Google Street View of the 9/11 Tribute Museum in October 2017; Map data © Google
The 9/11 Tribute Museum—perhaps “overshadowed” by the better-known Memorial Museum just a few blocks away—might be closing its 92 Greenwich Street location, as Crain’s reports. Real estate investment firm Thor Equities has placed the museum’s three-story space on the market for $30 million. It’s not yet clear whether the museum will close down completely or be able to relocate.
Long before the 9/11 Memorial Museum opened in 2011, the Tribute Museum first began operating in a former deli back in 2006 and moved into its current, 36,000-square-foot space in 2017. It occupies the basement, ground floor, and the second floor of the building. Thor Equities converted the upper floors of the building to condos nearly a decade ago, according to Crain’s.
Originally called the Tribute Center, the museum was co-founded by Lee Ielpi, who lost his firefighter son John in the attacks. As 6sqft previously reported, Ielpi noted that the Tribute Museum and Memorial Museum intend to “complement each other,” with the Tribute Museum focused on personalizing the experience through tours led by those close to the tragedy. “It is crucial that we pass on the understanding of 9/11 to future generations and the tremendous spirit of resilience and service that arose after the attacks.”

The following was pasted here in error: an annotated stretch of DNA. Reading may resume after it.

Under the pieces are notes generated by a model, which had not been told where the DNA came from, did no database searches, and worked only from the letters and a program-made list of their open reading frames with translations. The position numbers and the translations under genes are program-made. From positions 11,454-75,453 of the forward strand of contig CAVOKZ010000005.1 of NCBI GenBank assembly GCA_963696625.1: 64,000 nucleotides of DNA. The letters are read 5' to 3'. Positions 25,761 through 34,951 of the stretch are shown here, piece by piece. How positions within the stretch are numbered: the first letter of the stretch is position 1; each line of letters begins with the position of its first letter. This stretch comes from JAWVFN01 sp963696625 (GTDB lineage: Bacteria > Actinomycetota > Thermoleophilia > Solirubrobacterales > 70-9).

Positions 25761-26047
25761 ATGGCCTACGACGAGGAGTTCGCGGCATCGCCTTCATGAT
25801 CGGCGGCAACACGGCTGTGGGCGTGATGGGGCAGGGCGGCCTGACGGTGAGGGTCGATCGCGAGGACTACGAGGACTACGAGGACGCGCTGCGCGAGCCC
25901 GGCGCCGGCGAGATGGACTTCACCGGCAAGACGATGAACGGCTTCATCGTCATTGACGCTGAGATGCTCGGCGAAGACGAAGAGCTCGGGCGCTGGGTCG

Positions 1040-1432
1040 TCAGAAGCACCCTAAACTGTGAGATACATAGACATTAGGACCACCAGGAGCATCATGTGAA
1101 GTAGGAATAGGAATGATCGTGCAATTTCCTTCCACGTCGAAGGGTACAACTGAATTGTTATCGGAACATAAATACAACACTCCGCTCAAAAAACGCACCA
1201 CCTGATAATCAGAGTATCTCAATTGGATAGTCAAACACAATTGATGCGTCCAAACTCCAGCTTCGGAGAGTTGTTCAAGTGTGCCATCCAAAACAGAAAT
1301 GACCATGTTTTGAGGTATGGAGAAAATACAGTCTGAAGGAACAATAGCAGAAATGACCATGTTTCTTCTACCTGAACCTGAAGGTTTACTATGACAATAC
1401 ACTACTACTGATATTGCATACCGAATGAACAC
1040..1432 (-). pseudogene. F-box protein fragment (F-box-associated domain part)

“The main story we’re telling is not that of the attacks—that’s the purpose of the Memorial Museum down the street—but rather how in this nightmare people stepped up to help other people, both in the direct aftermath and gradually over time within their communities,” Lee Skolnick, principal of LHSA+DP and lead architect of the 9/11 Tribute Museum, explained to 6sqft in an interview when the Tribute Museum’s Greenwich Street location first opened.
As Crain’s reported, the organization’s most recent public financial filings show that it lost nearly $90,000 in 2016 and $1.1 million in 2015. The museum is operated by the non-profit group the September 11th Widows and Victims Families’ Association, with Jennifer Adams-Webb serving as CEO.
“A landlord has the right to manage or dispose of an asset as they see fit,” the museum said in a statement. “The 9/11 Tribute Museum continues to welcome visitors to tour our historical exhibitions, which share the first-person perspectives of those who experienced 9/11. We continue to proactively seek supporters and donors for our ongoing mission.”
Michael Rudder, a broker representing Thor Equities in the sale, said he expects a deal will take place over the next few months, adding that the space might appeal to a non-profit or school “because it has its own dedicated entrance and elevator.”
- INTERVIEW: Architect Lee H. Skolnick on designing New York City’s 9/11 Tribute Museum
- 9/11 Tribute Museum reopens in new 36,000-square-foot space to tell victims’ personal stories
- Dawn of a new Downtown: The transformation of Lower Manhattan since 9/11
Neighborhoods : Financial District